Assessing performance fairly and reasonably
Like most of us, an employee had a formal performance agreement for the year, agreed with their manager. When it came to the end-cycle performance assessment, the manager rated the employee as ‘needs improvement’.
The employee felt this was an unfair rating, and applied for a review with their agency.
The internal review didn’t resolve the issue to the employee’s satisfaction, so they applied to us for a secondary review.
Our role was to look at all of the available evidence, and to decide what the correct or preferable decision was. That is, what was the most appropriate rating of the employee’s performance.
We looked at information like:
- the employee’s submissions
- the manager’s point of view
- work samples
- the employee’s role description, and the nature of their work
- feedback and training given to the employee throughout the performance cycle.
In the employee’s view, they had not had enough training to be able to perform well in their role. They also considered that the rating of their performance was unfairly focused on one aspect of their job.
When we conducted our review we asked ourselves the following questions:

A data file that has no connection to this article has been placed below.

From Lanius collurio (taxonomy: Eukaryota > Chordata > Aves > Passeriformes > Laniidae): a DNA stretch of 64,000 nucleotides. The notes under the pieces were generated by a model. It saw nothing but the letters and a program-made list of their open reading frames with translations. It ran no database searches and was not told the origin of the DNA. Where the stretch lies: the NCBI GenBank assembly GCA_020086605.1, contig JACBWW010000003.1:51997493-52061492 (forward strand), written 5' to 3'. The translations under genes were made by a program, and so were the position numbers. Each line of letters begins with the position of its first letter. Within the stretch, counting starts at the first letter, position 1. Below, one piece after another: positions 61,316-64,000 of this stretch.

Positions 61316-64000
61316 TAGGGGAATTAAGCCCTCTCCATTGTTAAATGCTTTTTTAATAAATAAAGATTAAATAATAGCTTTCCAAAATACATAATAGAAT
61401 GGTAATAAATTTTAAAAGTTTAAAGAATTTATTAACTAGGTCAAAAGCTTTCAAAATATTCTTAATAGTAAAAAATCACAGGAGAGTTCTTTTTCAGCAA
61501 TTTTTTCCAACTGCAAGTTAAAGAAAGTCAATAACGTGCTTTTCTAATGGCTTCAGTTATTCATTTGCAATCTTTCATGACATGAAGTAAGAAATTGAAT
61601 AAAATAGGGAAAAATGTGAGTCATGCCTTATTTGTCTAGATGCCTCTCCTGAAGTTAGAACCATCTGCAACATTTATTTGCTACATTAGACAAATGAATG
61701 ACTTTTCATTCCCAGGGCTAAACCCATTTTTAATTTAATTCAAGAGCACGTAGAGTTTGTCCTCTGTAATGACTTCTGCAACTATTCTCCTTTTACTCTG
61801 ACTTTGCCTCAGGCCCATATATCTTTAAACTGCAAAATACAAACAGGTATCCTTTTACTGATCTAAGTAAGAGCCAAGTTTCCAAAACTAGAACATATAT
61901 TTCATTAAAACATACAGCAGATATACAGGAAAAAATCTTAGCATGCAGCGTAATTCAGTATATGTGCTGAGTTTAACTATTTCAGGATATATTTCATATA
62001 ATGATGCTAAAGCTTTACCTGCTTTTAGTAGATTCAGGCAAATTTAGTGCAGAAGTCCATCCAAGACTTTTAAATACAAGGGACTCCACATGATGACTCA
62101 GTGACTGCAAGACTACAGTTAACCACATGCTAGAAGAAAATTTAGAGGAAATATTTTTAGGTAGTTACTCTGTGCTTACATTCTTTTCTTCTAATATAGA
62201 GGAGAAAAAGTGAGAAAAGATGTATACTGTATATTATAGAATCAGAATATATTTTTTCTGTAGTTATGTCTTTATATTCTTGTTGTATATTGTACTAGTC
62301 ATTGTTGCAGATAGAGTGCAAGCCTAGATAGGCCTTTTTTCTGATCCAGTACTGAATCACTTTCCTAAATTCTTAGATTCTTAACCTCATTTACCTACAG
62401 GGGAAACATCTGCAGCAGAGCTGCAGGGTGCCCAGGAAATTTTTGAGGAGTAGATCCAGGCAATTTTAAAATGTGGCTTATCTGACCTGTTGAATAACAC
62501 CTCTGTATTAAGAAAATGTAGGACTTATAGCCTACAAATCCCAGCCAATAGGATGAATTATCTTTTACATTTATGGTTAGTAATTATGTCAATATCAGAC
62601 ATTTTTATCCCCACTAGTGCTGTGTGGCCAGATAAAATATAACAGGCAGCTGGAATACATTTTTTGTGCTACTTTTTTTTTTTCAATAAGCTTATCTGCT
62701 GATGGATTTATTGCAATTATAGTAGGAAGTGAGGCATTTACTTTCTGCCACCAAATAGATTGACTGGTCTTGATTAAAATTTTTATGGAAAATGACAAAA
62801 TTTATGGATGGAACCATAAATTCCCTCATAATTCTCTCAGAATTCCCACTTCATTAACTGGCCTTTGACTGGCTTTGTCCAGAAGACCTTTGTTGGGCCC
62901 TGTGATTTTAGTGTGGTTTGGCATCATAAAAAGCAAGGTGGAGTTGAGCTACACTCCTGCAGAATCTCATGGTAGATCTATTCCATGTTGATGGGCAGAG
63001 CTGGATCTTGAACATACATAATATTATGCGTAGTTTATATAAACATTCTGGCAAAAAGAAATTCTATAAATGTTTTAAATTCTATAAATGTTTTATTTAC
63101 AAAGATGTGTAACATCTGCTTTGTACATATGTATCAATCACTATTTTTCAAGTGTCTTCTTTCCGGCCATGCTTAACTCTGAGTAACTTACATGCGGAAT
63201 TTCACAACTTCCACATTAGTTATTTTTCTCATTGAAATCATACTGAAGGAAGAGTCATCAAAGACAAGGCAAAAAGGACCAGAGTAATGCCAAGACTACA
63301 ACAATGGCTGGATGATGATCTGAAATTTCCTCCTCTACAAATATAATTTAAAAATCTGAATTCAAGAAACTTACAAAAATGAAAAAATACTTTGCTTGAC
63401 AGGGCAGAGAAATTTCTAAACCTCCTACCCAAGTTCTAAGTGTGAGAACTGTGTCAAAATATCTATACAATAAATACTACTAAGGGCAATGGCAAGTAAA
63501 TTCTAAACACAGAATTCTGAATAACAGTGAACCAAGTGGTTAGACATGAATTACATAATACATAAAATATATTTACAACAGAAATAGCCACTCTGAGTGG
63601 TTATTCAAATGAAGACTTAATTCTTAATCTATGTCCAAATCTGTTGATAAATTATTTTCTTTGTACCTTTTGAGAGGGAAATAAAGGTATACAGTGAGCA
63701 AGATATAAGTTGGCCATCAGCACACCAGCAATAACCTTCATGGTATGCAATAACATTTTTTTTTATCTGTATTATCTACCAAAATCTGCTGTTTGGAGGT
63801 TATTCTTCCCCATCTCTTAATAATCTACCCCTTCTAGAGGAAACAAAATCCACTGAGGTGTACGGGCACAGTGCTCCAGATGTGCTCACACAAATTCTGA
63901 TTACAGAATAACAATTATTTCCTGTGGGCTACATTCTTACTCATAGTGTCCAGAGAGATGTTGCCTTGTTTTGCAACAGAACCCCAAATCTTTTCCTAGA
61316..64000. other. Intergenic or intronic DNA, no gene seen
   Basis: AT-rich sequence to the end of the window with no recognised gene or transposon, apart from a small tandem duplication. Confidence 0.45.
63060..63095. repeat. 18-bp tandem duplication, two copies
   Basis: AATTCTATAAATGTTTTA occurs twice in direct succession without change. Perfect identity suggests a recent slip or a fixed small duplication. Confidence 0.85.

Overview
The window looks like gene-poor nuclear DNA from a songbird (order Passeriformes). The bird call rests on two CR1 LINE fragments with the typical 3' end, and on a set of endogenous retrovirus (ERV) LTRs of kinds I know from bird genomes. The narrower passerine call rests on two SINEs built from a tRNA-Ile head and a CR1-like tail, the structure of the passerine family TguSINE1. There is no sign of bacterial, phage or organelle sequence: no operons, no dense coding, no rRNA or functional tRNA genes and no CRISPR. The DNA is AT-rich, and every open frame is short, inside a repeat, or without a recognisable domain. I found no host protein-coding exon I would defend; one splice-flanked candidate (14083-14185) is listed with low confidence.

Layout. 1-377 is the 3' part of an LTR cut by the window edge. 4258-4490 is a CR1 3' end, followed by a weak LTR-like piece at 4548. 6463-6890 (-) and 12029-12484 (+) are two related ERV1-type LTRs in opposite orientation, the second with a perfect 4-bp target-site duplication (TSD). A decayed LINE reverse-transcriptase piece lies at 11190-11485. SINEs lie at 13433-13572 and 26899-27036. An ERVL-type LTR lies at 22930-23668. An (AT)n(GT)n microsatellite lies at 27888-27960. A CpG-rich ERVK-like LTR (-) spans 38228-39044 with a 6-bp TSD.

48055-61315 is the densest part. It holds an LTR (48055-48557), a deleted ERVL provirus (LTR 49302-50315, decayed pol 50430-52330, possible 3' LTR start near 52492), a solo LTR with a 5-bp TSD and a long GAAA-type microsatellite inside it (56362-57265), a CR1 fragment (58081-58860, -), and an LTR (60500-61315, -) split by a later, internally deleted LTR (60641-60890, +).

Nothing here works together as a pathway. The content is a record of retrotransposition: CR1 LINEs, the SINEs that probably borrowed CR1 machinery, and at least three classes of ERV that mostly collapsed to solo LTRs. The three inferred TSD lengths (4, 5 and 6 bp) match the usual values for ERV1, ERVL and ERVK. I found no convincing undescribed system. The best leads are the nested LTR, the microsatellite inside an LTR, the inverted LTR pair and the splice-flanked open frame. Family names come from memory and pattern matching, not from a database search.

- In the individual circumstances of the employee’s case, was the way their performance was assessed fair and reasonable?
- If not, what is the preferable decision?
After we looked at all of the available information, we formed the view that the decision was not fair. This was because the employee had been absent from duty for a significant amount of time, and had not worked enough days to have their performance fairly assessed. We also felt that the performance assessment didn’t consider the full nature of their duties. A key concern was that the employee wasn’t given any feedback throughout the performance cycle, which meant they didn’t have an opportunity to improve. It also appeared that the employee wasn’t given any training in their role.
In our view, the preferable decision was to record an ‘incomplete’ rating on the performance cycle, rather than saying the employee needed improvement. We therefore recommended the manager’s decision be set aside. The agency agreed with this recommendation.